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Windows 10 will start automatically removing problem-causing updates

By midian182 · 8 replies
Mar 12, 2019
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  1. As spotted by Windows Latest, Microsoft recently published a support document that answers “Why were recently installed updates removed?” The company writes that these updates and patches "keep your device secure and running at peak efficiency,” but they occasionally run into incompatibility issues.

    If a PC fails to start following a Windows 10 update and reboot, users may see a notification that reads: "We removed some recently installed updates to recover your device from a startup failure." Microsoft says this only happens when all other automatic recovery attempts have been unsuccessful.

    Once an update has been removed, Windows 10 will prevent it from installing automatically for the next 30 days, giving Microsoft and its partners time to investigate and hopefully fix any issues.

    Users can manually reinstall any updates that were uninstalled, but they will be removed again if Windows 10 still doesn't start.

    Microsoft said that all editions of Windows 10 will receive the feature.

    Last week, it was discovered that Microsoft’s latest cumulative update had caused performance issues with games and mice. Sadly, it seems Windows 10 won’t be automatically uninstalling updates in these cases, that only happens when a system fails to start.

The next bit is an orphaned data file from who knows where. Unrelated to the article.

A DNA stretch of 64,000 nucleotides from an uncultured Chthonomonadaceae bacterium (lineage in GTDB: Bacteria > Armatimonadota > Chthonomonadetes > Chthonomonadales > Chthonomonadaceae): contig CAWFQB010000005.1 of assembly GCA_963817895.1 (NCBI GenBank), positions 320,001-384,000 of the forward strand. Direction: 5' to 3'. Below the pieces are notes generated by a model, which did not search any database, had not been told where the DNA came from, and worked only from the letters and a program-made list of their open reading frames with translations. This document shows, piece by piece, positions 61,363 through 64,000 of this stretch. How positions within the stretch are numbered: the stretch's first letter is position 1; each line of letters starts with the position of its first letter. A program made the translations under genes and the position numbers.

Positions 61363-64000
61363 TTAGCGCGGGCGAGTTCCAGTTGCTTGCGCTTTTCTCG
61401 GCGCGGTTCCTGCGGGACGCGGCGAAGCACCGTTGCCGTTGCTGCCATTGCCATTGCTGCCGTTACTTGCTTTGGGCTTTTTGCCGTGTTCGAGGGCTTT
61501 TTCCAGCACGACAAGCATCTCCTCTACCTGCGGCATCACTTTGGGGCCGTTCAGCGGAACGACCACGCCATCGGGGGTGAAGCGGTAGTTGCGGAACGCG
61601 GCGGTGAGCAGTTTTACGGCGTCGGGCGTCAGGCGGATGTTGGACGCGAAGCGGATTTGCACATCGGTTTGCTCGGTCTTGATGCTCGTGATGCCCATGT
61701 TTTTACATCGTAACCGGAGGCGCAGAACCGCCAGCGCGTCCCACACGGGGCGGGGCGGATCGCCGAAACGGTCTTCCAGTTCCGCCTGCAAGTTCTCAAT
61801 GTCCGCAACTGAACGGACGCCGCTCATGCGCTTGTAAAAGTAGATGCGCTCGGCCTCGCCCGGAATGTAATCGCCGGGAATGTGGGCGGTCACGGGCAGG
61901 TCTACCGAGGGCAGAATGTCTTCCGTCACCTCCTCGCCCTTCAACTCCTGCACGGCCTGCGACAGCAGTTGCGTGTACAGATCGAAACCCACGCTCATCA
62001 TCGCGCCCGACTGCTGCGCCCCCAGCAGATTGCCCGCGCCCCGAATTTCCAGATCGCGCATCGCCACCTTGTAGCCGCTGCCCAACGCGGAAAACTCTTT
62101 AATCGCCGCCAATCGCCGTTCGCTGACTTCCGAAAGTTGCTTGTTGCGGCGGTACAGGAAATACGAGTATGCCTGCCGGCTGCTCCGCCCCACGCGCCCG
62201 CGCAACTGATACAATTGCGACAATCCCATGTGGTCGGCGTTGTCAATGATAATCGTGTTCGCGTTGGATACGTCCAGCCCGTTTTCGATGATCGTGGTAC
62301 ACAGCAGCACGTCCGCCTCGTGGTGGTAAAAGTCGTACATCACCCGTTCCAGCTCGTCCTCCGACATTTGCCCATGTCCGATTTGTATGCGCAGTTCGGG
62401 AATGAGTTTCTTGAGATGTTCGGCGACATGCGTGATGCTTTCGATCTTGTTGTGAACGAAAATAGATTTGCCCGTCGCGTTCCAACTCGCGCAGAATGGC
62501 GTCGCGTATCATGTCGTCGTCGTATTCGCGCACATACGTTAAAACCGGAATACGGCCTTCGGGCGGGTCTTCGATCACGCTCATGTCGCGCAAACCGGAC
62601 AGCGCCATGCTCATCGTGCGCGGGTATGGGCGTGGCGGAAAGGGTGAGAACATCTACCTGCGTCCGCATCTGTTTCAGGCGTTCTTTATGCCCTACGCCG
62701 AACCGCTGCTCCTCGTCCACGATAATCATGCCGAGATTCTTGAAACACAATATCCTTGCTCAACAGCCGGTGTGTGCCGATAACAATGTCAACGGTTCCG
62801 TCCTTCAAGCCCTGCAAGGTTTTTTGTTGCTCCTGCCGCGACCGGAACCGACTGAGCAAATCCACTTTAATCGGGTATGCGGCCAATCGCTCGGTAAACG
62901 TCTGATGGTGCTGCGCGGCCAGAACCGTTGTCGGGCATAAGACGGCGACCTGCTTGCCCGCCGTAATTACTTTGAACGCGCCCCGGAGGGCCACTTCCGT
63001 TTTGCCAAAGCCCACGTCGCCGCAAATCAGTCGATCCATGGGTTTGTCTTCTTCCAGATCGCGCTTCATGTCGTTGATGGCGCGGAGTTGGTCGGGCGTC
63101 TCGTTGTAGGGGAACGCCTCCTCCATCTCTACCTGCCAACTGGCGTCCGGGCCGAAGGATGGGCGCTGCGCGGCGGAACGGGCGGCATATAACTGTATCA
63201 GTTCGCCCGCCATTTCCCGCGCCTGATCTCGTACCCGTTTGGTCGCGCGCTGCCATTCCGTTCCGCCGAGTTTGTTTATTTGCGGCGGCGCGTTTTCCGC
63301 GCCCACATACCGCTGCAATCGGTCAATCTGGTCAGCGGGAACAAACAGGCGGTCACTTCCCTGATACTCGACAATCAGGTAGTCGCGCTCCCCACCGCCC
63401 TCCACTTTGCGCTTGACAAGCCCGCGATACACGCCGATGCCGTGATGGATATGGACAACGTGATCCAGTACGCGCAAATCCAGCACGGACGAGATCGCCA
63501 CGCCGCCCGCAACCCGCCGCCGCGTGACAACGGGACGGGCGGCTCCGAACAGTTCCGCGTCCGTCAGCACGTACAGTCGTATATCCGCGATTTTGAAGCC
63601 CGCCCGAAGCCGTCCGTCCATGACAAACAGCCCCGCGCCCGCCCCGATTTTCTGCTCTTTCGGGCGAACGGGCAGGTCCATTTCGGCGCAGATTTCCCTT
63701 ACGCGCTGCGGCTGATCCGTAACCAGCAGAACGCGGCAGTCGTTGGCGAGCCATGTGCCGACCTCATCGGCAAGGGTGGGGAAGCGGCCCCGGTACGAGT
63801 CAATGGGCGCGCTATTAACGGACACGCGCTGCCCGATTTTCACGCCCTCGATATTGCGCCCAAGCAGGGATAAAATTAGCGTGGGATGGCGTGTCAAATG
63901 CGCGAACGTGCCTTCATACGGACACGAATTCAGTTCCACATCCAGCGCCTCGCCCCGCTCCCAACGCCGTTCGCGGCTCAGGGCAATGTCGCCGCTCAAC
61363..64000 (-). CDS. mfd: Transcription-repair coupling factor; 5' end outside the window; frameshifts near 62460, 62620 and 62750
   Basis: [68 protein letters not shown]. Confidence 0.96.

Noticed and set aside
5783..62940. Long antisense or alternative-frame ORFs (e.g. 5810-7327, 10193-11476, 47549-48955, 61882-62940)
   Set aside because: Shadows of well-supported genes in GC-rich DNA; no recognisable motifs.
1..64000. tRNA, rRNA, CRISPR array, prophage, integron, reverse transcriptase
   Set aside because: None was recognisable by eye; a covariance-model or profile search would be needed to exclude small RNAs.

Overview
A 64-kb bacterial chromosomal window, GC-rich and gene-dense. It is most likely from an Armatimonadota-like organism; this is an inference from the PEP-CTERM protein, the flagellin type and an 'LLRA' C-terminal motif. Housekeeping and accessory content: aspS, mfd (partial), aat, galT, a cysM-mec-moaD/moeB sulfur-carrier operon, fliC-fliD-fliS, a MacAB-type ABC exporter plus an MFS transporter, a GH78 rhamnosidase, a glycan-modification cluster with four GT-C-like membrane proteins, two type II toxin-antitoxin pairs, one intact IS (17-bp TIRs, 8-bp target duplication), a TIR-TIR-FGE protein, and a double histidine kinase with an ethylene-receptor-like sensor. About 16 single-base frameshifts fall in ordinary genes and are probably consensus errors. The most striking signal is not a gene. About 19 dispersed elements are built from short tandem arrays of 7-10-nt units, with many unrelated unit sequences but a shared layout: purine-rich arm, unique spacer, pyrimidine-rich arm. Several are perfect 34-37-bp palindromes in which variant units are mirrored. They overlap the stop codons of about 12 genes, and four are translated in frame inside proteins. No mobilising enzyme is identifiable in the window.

Despite its problems over the years, Windows 10 passed 800 million installs recently and is expected to reach the long-awaited one billion milestone later this year.

    Image credit: charnsitr via Shutterstock

    Permalink to story.

  2. Great - it can start by uninstalling itself completely.
    doomworm and loki1944 like this.
  3. noel24

    noel24 TS Evangelist Posts: 507   +439

    Only if You upgraded from Windows 7/8.
    If Your 10 was a clean install, it will... probably crash.
  4. wiyosaya

    wiyosaya TS Evangelist Posts: 3,872   +2,205


    So what happens if automatically removing the problem update causes even more problems?

    Though manually removing problem updates is a real pain, if you ask me, this is avoiding the real problem and that is quality assurance testing before pushing the update to everyone.

    I do not trust the "AI" behind this to always make the right decisions.

    In effect, it seems like anyone using Windohs 10 has become an M$ beta tester.
    Last edited: Mar 12, 2019
    jobeard likes this.
  5. There is a reason Microsoft got rid of its QA department. The users are now the QA department.
    Humza, loki1944, Darth Shiv and 2 others like this.
  6. Mr Majestyk

    Mr Majestyk TS Addict Posts: 137   +106

    Just like game companies releasing unfinished crap to get it oiut the door then forcing you to buy DLC’s that fix the issues. Brilliant.
    Darth Shiv and wiyosaya like this.
  7. Cycloid Torus

    Cycloid Torus Stone age computing - click on the rock below.. Posts: 4,000   +1,177

    I think I would rather have it than not. The joys of having a brick, I can do without. Hopefully, it will leave tracks - possibly in Reliability History - which can be used to further understand what broke. Just bouncing the system like a dribbling a basketball would not be helpful.
  8. Danny101

    Danny101 TS Guru Posts: 739   +284

    Because auto installing bad updates has worked so well.
  9. Humza

    Humza TechSpot Staff Posts: 250   +136

    Pretty sure they need an "iOS 12" like update for Windows that prioritizes performance, optimization and improves overall quality instead of adding new features in betas that cater to narrow user bases.

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